Wow Kelley, what a steal for that price and those roots.

    That Yuzu looks like it's been growing in Cali weather, not windy winter roof conditions. Pretty amazing how it looks like it's trying to burst out of its container. Maybe I'll have to get myself a Yuzu incase my Meyer becomes too high maintenance in the long run!

  • PacNorWreck
    4 years ago

    Thanks! I'd definitely recommend Yuzu or Sudachi for anyone not living in a prime citrus growing region that's interested in an easier tree. I think the best thing about them is they seem to go into a deep dormancy in the winter and they don't really "wake up" until they can tell it's consistently good growing weather, at which point they go crazy. It's not going to give you as much fruit as a Meyer, but it's also good about shedding fruit it can't carry to maturity or even skipping a year of blooms (mine did this year since it's still pretty young) if it knows it needs to do some more growing first.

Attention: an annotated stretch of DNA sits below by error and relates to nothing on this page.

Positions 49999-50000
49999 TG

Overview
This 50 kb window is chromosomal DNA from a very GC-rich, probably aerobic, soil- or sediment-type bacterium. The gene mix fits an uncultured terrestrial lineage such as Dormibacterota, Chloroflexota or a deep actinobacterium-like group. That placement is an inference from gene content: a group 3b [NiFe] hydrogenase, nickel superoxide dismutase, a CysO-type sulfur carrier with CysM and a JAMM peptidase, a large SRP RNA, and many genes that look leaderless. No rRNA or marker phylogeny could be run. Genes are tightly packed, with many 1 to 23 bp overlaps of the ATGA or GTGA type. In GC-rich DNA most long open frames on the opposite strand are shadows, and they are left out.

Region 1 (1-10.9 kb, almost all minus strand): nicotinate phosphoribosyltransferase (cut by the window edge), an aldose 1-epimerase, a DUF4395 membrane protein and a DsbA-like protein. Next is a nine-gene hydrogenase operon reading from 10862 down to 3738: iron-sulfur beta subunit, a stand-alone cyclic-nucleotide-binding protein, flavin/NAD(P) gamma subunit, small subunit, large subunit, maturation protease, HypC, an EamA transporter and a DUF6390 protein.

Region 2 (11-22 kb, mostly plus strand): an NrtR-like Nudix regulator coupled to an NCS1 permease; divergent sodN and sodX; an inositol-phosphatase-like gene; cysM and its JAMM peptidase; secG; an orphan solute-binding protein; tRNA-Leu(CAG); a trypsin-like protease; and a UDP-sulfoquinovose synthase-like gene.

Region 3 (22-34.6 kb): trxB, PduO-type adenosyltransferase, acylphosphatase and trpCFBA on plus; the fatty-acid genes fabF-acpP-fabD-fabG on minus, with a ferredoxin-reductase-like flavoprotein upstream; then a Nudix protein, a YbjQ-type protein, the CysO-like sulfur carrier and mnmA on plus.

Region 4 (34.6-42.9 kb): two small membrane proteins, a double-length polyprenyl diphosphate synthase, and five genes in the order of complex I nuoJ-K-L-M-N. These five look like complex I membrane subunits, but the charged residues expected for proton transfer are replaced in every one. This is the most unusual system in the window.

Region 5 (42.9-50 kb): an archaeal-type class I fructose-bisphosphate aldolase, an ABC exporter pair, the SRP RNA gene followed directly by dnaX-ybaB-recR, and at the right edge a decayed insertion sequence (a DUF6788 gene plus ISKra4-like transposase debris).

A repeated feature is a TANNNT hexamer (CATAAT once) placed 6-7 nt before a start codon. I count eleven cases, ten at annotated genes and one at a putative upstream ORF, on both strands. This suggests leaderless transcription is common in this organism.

• GreenLarry
    4 years ago

    Beautiful flowers on that one Kevin!

  • Laura LaRosa (7b)
    4 years ago

    PacNor, how cold does it get where you live?

  • jaydub83
    4 years ago

    Seed grown lemon tree bloom. Hopefully the tree is finally approaching maturity after 5 years.

  • Sammers510
    4 years ago

    I have been keeping away from the forum because I am devastated about the state of my trees after my back went out and they all got too dry and had severe leaf drop/dieback. It's been a few months and I figured i'd share how they are recovering.

    Limes: This is my AFL, formally it was a premium sized tree from FW but every branch died back. The one shoot you see is new growth. I was most heartbroken over this one as I waited over a year to get the large size tree only to be set back so far.

    The rest of my limes, the bearss is hanging on to a few good leaves but is sparse, the key is real shabby looking, lots of leaf drop and wilted leaves. I am planning on pruning this weekend and seeing if the reduced canopy size would help it bounce back. The kieffer looks good, it arrived after the "drought" and hasn't changed at all. The Red finger lime came after as well and has a few crunchy leaves. The heat really did a number on all of the trees.